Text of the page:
Finally, the Foundation was closed in 1990 (**). According to John, all assets, as well as rights and licenses, were sold to the YMCA. I couldn't find any reference to this on the net or on YMCA's site.
The Foundation was closed, but the idea of New Games lives on in corporate team building exercises, camp activities, cooperative games, and other places you might not expect.
As an example, John O'Connell and Bill Michaelis were approached by NBC before the start of the Survivor TV series to join on as possible consultants. After all, Survivor is a bunch of people playing cooperative physical games. It was a tempting offer, but the direction the TV studio wanted to go was too far from the New Games principles, according to John. There was no way (initially) for the viewers at home to participate, which made it more spectator than sport. And elimination is fine for a game when there's no strong consequences for being eliminated; if you're playing for a million dollars, it's no longer play for play's sake.
I occasionally run across academic reference to New Games, such as this paper (PDF) on how to bring New Games concepts into the digital age. The paper equates the cooperative and game changing elements in some online games with those of New Games (and also recounts a New Games seminar taught by Bernie in 2004).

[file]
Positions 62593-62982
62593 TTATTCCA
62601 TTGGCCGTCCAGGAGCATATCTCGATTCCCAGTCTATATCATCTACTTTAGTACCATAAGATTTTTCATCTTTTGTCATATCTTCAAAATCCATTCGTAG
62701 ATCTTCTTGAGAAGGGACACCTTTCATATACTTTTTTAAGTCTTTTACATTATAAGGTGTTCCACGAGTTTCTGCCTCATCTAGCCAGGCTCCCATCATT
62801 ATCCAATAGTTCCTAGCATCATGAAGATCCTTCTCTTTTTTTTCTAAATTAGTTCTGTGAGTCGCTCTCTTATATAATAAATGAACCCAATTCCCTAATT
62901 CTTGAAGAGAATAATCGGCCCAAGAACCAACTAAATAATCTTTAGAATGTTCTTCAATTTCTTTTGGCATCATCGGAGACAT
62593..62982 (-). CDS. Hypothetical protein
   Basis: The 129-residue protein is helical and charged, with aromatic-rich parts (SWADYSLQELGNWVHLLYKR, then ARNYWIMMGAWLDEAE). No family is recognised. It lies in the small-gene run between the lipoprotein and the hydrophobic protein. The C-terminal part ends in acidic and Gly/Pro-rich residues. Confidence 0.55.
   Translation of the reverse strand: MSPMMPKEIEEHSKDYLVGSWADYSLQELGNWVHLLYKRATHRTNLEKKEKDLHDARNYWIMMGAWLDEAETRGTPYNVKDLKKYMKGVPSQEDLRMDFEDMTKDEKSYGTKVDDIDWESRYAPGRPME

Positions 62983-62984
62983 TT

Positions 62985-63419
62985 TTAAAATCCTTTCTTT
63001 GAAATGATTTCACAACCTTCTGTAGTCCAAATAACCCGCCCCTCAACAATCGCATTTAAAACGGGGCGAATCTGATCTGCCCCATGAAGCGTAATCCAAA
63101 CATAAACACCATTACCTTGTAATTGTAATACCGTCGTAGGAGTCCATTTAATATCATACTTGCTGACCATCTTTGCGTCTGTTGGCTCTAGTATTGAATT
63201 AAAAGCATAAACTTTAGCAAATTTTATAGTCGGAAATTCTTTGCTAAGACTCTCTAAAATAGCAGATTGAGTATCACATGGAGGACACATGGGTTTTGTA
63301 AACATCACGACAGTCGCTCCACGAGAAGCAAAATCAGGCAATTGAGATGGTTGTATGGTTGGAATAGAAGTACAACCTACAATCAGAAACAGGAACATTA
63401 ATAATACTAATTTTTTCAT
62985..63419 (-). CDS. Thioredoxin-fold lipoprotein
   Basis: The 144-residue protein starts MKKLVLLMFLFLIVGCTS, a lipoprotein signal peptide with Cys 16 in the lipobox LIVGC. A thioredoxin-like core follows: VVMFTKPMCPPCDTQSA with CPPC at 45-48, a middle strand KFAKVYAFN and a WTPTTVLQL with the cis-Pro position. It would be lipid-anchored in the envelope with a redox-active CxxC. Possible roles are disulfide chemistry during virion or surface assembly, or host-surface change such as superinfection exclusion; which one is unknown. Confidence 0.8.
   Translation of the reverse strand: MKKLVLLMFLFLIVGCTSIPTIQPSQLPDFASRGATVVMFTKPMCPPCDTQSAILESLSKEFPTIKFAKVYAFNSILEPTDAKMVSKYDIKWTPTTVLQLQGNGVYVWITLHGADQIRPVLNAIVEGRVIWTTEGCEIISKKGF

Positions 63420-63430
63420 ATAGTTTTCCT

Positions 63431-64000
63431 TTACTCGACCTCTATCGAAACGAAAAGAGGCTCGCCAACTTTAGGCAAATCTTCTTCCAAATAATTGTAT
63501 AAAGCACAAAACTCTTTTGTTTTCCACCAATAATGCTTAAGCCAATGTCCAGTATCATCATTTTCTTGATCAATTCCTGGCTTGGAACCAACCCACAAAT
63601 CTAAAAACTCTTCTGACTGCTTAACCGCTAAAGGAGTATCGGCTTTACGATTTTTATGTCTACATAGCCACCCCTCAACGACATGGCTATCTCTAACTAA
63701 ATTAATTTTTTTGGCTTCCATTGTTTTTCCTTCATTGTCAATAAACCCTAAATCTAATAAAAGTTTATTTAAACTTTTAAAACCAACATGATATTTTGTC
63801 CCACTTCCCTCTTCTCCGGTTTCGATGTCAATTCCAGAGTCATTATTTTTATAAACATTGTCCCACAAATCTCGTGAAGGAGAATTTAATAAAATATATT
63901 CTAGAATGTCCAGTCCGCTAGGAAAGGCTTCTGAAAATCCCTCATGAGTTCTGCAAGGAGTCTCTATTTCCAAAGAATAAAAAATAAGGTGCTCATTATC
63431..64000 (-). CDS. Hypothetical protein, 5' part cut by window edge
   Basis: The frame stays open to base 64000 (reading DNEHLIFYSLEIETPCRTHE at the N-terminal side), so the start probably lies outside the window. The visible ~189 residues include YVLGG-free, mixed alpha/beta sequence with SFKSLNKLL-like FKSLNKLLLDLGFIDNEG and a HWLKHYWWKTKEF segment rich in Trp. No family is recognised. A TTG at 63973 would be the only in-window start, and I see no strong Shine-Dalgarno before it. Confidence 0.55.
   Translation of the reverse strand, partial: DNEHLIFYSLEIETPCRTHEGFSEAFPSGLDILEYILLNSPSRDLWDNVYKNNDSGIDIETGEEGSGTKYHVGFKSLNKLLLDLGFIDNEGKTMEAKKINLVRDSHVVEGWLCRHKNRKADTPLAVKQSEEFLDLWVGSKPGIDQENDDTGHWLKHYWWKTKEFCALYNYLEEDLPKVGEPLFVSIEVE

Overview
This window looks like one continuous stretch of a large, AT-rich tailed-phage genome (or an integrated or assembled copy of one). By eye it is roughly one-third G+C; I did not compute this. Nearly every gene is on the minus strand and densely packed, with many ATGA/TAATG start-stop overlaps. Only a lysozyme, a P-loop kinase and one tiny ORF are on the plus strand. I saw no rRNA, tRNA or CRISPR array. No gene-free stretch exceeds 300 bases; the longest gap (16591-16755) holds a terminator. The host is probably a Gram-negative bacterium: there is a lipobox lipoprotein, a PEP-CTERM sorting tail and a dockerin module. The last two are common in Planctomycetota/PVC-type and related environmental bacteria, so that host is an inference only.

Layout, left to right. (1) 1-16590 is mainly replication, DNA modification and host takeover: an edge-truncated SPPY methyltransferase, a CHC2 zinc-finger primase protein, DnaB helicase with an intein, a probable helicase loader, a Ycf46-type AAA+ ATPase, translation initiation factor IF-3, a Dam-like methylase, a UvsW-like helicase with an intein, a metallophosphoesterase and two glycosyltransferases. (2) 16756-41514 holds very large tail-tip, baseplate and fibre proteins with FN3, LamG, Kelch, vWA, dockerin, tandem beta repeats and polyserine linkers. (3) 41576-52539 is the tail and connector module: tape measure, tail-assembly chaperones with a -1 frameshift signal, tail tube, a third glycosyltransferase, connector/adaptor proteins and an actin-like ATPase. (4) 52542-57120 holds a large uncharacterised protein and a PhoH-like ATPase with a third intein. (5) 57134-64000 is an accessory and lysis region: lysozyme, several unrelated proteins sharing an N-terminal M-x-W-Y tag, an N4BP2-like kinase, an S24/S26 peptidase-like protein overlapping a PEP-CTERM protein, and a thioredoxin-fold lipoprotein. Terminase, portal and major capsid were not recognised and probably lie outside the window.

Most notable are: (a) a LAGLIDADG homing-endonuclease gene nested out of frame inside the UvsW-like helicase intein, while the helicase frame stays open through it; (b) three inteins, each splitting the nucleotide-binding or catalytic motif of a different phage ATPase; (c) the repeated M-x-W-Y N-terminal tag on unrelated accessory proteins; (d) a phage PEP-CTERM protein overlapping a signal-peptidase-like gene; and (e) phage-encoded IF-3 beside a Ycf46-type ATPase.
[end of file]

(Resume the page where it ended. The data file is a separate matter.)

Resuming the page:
I asked John the same question about how New Games might apply in this world of modern video games, and he also pointed out the cooperative aspects of many MMOGs. He couldn't say much more about it as he doesn't play these games, although his son does.
Where Are They Now?
Many of the original figures of the New Games Foundation are still involved with promoting the aspects of New games that most interested them:
Interestingly enough, I asked Pat Farrington what's up with her and New Games and she wrote back that she was never more than on the periphery of the movement.
There are a couple of sad notes. Burton Naiditch passed away twenty years ago or more. Andrew Fluegelman developed cancer and his car was found near the Golden Gate bridge in 1985. He has never been seen since and is presumed by his friends and family to have committed suicide.
In 1982, John and Bill Michaelis started an annual program with city of Pacifica, CA which is running until today. Every September they get 50 to 100 participants in New Games activities, although they need to limit it to 75 due to space constraints.
John still does training sessions sometimes on request. His main work now is corporate team-building exercises. John and Bill also wrote The Game and Play Leader's Handbook in the 1990s.
Bill teaches New Games here and there (at the University of San Francisco, department of Recreation).
Dale LeFevre runs a site INewGames, using the terms, branding, and trademarks of the New Games Foundation; I don't think with permission, but I'm not entirely sure. I was unable to contact Dale or the other contact person listed on the website via email, nor was my call to the telephone number listed on the site returned.